Is it truly a sunnier day for health equity in Canada? It seems so. On Sunday, April 3, 2016, a packed hall at the War Museum listened attentively as Jane Philpott, federal Minister of Health, outlined her plan to address health inequities through a social determinants of health approach. Harnessing the capabilities of the Public Health Agency of Canada and Health Canada, she hopes to identify upstream drivers of health inequities, reduce regional disparities and address the needs of vulnerable populations. A hum of pleased surprise came from the knowledgeable audience as she referenced Vincente Navarro, world famous expert and progressive voice on the political and economic determinants of health.
Philpott wants action, but she has some worries. Echoing a theme from Cindy Blackstock’s opening address, she described a recent meeting with indigenous leaders who expressed deep frustration with federal government incrementalist policy approaches that ignored and discounted indigenous peoples’ lives and suffering. She quoted Martin Luther King (another reference not heard recently from federal politicians). “This is no time to engage in the luxury of cooling off or to take the tranquilizing drug of gradualism” where “the wait has almost always meant never”. My impression was that Philpott has an uphill battle to convince her Cabinet colleagues about the need for radical action. The “social determinants of health are not infrequently mentioned at the Cabinet table”, she told us, but is there sufficient support to pay the bill to tackle health inequities? Arguing that the social determinants of health must be the responsibility of the entire government, she pleaded for help in building public support for “health as the determinant of society”.
Philpott’s talk was just one of many at “Closing the Gap: action for health equity” an event organized by Upstream, a high octane non- partisan organization. Founded by family physician Ryan Meili, whose 2012 book A Healthy Society: How a focus on health can revive Canadian democracy has sold over four thousand copies across Canada, Upstream aims to contribute to “a movement to create a healthy society through evidence-based, people-centred ideas”, by “refram[ing] public discourse around addressing the social determinants of health in order to build a healthier society” (thinkupstream.net). Thus, Upstream assembled an impressive list of speakers. The day ended with the eminent and entertaining Sir Michael Marmot, whose definitive research reveals undisputable links between health inequalities and both political and economic drivers – compelling research that kept the crowd riveted long into the evening.
But the day’s big question was Philpott’s concern. Is there sufficient political will and public support for the feds to bite the health equity spending bullet? Which policy directions can both address health inequalities and attract the political support necessary to make them achievable in the longer term? On the one hand, the evidence on health equities is clear. Poverty is the most significant determinant of health, but poverty is never simple nor does it work in isolation from other social determinants – food insecurity, homelessness and systemic racism were three issues covered by the day’s speakers. Danielle Martin, a physician and researcher at Women’s College Hospital in Toronto, argued for the potential of a targeted guaranteed annual income, indexed to inflation and available to all Canadians, as both a politically feasible and affordable approach to improving health equity. On the other hand, programs that benefit only low-income Canadians may not garner sufficient political support. Armine Yalnizyan, senior economist with the Canadian Centre for Policy Alternatives and Vice-President of the Canadian Association for Business Economics, recommended instituting a wide range of social programs that would benefit low, middle and even high income Canadians. She argued that this menu of programs, including universal affordable child care and other benefits, would be both lower in cost and more politically achievable for the longer term, garnering broader-based public support from the wide range of Canadians who benefitted and tackling health inequities.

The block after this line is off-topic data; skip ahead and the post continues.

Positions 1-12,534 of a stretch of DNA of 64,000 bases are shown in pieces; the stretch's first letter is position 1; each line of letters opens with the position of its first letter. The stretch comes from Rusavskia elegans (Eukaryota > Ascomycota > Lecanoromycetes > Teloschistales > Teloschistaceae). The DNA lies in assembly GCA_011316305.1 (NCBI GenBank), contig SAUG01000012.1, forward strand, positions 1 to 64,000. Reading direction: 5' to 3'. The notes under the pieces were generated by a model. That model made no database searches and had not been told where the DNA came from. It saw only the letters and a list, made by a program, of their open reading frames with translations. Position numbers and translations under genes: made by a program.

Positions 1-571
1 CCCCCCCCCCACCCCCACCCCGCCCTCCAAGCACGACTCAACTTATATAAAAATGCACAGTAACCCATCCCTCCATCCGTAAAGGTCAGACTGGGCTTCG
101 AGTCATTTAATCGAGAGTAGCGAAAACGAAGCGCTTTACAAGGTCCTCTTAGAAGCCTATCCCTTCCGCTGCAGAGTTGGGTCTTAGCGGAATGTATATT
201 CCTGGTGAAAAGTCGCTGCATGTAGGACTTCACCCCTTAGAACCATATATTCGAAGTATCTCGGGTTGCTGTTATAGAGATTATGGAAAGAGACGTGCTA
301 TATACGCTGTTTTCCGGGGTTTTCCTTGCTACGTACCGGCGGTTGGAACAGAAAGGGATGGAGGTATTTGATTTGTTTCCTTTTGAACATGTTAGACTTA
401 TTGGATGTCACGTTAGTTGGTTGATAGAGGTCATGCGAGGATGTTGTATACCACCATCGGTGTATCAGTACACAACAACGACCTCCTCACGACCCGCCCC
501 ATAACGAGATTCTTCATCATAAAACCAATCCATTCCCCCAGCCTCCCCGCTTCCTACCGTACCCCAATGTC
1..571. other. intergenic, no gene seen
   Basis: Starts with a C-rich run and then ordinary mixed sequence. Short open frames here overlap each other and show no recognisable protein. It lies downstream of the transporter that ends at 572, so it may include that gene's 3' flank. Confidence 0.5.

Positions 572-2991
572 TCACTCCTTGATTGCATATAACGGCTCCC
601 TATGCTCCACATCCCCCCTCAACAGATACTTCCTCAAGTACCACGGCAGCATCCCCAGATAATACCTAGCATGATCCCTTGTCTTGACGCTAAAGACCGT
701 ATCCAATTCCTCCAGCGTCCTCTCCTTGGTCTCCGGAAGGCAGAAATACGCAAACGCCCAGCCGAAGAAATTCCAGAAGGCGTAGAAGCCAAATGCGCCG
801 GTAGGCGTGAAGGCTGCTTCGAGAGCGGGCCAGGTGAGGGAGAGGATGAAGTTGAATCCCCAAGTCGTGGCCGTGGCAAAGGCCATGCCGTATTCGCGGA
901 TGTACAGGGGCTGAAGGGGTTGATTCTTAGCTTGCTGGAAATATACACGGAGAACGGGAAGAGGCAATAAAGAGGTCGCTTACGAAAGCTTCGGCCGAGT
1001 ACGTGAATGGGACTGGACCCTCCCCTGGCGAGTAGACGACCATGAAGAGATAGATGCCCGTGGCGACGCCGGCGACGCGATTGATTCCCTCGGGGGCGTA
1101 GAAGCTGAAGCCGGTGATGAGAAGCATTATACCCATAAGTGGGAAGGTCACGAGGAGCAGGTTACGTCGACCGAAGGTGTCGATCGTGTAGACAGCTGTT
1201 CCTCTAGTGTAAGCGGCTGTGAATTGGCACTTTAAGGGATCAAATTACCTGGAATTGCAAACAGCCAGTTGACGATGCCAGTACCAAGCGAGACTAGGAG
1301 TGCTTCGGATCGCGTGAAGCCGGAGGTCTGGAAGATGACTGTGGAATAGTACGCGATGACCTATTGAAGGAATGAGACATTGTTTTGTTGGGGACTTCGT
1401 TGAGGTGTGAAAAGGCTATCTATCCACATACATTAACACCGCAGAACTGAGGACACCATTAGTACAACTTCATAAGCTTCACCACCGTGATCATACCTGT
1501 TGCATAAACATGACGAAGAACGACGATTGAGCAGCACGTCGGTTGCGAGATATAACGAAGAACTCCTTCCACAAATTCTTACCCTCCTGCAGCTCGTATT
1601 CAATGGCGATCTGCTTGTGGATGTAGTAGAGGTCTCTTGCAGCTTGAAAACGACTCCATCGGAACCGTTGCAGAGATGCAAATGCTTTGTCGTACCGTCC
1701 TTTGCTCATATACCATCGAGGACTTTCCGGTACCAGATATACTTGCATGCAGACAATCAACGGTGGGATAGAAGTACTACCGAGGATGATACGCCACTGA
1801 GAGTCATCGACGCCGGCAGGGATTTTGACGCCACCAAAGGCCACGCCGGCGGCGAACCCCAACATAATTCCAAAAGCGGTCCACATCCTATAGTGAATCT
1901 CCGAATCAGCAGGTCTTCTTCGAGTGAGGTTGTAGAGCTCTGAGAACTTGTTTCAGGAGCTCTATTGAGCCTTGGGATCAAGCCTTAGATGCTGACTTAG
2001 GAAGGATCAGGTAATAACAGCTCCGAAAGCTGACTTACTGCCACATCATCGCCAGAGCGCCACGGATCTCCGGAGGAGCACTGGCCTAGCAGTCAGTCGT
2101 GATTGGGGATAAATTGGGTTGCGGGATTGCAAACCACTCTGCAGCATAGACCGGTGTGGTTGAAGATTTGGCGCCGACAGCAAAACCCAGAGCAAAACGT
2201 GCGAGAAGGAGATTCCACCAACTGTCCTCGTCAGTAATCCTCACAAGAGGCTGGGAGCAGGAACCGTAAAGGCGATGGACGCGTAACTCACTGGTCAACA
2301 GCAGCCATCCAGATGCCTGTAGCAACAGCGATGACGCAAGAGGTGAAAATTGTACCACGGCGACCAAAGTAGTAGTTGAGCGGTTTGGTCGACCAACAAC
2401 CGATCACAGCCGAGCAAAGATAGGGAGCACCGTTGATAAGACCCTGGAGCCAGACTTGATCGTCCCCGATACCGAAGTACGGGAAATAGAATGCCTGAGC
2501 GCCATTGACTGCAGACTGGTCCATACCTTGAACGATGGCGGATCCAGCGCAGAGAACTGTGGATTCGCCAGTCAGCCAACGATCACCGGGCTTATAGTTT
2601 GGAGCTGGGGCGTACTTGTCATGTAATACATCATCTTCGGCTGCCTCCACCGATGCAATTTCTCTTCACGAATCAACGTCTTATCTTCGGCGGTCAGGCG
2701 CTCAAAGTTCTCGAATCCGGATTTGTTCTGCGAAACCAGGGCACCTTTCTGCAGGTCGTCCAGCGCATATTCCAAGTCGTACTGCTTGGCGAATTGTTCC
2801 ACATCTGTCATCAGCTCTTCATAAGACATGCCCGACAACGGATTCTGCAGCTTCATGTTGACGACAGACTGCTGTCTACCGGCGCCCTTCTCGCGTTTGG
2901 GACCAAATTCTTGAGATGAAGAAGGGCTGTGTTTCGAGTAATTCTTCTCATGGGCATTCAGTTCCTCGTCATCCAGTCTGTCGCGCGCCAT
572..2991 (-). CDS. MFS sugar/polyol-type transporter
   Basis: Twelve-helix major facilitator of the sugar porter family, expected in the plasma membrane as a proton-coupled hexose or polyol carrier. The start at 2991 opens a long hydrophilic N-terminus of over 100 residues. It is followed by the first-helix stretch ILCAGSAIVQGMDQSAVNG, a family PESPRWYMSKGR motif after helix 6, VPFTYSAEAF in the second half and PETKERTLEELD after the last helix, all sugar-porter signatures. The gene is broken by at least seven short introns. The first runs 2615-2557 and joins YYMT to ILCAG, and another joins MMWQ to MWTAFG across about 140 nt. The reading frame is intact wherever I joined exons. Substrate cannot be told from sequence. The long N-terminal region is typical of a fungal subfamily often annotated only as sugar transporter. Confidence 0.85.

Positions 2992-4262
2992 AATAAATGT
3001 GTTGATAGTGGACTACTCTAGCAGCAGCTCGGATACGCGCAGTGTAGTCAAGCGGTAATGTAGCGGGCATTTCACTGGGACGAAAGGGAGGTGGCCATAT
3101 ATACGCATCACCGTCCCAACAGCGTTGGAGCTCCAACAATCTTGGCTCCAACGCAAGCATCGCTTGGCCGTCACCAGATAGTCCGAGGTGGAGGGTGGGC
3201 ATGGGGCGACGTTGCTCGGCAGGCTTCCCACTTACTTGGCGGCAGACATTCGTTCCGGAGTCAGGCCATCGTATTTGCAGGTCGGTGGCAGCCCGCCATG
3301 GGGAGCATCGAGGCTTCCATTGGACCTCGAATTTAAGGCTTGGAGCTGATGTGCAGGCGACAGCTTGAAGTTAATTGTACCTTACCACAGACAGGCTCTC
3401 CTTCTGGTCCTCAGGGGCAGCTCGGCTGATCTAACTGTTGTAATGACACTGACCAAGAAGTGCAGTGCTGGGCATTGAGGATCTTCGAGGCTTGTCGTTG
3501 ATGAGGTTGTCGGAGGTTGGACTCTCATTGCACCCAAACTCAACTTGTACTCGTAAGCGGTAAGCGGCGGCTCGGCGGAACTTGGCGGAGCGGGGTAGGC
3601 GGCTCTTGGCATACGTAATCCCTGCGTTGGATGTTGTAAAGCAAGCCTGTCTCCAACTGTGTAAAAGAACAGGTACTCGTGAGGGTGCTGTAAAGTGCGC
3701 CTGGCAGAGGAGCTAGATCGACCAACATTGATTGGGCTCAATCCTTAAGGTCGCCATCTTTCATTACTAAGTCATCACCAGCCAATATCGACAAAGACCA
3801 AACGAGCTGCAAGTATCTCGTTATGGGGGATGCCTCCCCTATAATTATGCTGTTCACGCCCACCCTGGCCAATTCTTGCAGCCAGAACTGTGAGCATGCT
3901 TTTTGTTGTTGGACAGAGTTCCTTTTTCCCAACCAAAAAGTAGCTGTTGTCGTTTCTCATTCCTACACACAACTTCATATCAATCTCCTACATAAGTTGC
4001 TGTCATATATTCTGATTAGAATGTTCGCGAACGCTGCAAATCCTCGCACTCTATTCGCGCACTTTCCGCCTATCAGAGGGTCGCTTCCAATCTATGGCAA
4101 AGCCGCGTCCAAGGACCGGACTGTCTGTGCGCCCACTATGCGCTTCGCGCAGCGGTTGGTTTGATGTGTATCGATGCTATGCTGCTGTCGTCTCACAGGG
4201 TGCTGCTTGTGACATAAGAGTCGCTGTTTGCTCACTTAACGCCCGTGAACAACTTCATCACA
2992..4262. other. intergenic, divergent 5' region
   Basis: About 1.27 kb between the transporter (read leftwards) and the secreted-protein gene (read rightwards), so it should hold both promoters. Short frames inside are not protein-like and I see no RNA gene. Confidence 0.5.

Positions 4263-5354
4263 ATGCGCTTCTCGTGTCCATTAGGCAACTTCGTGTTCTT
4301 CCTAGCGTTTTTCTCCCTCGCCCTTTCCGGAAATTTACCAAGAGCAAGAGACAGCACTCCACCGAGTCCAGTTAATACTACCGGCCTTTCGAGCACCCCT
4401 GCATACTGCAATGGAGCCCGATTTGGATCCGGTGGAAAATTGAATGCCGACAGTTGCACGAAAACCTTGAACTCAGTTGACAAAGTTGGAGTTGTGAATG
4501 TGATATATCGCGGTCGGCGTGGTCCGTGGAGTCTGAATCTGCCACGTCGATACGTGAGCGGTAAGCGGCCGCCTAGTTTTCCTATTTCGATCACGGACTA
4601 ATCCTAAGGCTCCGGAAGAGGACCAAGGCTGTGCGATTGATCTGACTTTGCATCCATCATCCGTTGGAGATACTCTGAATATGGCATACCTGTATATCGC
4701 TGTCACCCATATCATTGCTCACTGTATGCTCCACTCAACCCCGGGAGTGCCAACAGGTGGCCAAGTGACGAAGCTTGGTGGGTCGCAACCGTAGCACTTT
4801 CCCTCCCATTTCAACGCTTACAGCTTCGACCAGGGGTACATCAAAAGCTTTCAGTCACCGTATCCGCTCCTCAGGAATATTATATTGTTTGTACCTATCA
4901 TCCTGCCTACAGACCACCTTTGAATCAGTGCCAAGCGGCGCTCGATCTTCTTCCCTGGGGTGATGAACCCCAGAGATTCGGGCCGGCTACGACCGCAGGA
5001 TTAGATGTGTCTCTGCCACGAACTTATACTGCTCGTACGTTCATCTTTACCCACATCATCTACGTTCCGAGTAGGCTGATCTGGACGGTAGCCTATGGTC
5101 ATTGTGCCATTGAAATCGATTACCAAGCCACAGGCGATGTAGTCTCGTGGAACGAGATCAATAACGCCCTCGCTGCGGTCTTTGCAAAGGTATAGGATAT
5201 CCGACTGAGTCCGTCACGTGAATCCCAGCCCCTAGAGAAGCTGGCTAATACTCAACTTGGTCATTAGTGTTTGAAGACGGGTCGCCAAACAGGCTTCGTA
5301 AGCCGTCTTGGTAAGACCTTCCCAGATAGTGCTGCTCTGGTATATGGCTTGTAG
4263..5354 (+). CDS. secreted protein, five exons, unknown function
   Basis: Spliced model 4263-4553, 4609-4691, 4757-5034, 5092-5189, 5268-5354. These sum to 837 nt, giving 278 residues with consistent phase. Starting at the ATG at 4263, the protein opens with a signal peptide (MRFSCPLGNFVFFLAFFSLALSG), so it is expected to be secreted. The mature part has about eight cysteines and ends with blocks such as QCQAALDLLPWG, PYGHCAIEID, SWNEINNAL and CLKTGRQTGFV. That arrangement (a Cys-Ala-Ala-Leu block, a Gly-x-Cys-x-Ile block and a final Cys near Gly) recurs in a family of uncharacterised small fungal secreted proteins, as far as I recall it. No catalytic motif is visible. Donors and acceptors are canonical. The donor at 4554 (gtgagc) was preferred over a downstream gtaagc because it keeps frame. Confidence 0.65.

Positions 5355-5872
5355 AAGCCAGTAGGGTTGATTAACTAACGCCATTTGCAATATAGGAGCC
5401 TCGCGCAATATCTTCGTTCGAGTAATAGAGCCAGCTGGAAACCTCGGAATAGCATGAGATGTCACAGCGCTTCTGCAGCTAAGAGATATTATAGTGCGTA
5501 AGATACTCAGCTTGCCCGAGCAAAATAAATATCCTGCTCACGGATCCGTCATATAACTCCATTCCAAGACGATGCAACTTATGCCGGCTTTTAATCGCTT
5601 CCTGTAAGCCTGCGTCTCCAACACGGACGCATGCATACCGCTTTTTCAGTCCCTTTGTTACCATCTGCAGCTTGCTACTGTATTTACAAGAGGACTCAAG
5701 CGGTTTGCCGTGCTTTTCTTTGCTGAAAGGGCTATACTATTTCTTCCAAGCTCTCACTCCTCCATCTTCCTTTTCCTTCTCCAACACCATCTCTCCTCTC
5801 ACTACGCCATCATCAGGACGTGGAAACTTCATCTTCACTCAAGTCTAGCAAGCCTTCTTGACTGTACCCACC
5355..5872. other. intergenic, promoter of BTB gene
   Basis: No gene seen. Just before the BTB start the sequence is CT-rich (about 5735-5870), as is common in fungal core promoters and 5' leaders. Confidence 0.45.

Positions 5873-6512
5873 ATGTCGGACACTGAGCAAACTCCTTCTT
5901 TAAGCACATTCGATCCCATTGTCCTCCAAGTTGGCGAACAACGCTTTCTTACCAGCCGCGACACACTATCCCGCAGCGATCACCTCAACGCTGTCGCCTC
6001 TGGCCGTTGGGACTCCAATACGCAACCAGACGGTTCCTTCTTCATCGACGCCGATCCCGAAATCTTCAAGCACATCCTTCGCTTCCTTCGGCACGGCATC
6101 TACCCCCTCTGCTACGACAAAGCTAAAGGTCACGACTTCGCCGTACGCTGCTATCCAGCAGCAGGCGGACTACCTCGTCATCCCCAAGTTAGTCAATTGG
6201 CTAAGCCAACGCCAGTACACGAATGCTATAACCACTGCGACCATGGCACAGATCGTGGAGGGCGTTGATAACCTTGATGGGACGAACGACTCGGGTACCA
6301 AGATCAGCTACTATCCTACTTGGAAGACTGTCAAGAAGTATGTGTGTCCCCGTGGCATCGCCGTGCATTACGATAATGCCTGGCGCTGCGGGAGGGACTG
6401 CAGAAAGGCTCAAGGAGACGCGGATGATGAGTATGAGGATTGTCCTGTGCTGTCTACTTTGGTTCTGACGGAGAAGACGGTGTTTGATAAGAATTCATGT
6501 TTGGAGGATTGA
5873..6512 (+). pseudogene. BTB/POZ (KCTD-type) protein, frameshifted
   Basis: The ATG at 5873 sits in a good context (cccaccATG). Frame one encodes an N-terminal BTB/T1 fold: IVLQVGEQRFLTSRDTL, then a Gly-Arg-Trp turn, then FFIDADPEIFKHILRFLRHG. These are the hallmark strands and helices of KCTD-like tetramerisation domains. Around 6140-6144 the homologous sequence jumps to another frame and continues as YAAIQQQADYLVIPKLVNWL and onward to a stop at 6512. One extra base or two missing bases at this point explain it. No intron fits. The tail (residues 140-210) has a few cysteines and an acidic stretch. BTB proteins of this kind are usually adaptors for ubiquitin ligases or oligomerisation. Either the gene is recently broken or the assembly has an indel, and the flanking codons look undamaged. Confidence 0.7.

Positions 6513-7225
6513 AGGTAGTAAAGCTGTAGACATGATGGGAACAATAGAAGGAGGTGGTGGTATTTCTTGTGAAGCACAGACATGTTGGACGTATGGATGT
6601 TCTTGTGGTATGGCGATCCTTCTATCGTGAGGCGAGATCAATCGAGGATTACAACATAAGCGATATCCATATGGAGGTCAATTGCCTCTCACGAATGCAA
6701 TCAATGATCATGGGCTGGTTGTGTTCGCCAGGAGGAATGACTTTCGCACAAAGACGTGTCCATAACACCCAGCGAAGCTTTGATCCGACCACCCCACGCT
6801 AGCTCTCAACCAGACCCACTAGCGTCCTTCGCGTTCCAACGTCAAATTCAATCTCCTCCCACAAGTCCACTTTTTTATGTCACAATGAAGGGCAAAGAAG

Settling this debate will not be easy. For health and health care researchers, however, the good news is that evidence-informed policy at the federal level is now a distinct possibility. It is our job to continue to identify policy alternatives that can address these health inequities, to get the evidence to those who can use it to advocate for change and to educate the public about the benefits and costs of policies. This includes the alarming costs associated with the status quo. Gender, racialization and immigration were mostly ignored at this illustrious meeting, indicating both a need for more knowledge mobilization and advocacy on these important determinants of health and a possible problem within the health equity community. However, the day attracted a power-crowd of movers and shakers who do understand these issues, including activists, advocates, researchers and policy makers. Seated around me were many familiar faces: Monique Begin, former federal Minister of Health and Welfare and the “mother of medicare”, as she was hailed from the stage, Linda Silas, President of the Canadian Federation of Nurses’ Unions, Beth Jackson and many others from Public Health Agency of Canada, Cheryl Stadnichuk, senior healthcare researcher at CUPE, Maureen O’Neill, President of the Canadian Foundation for Healthcare Improvement and Barbara Neuwelt, Director of Ottawa Diabetes Education Program.
Are we seeing a movement rise up on the health equity front? It seems entirely possible.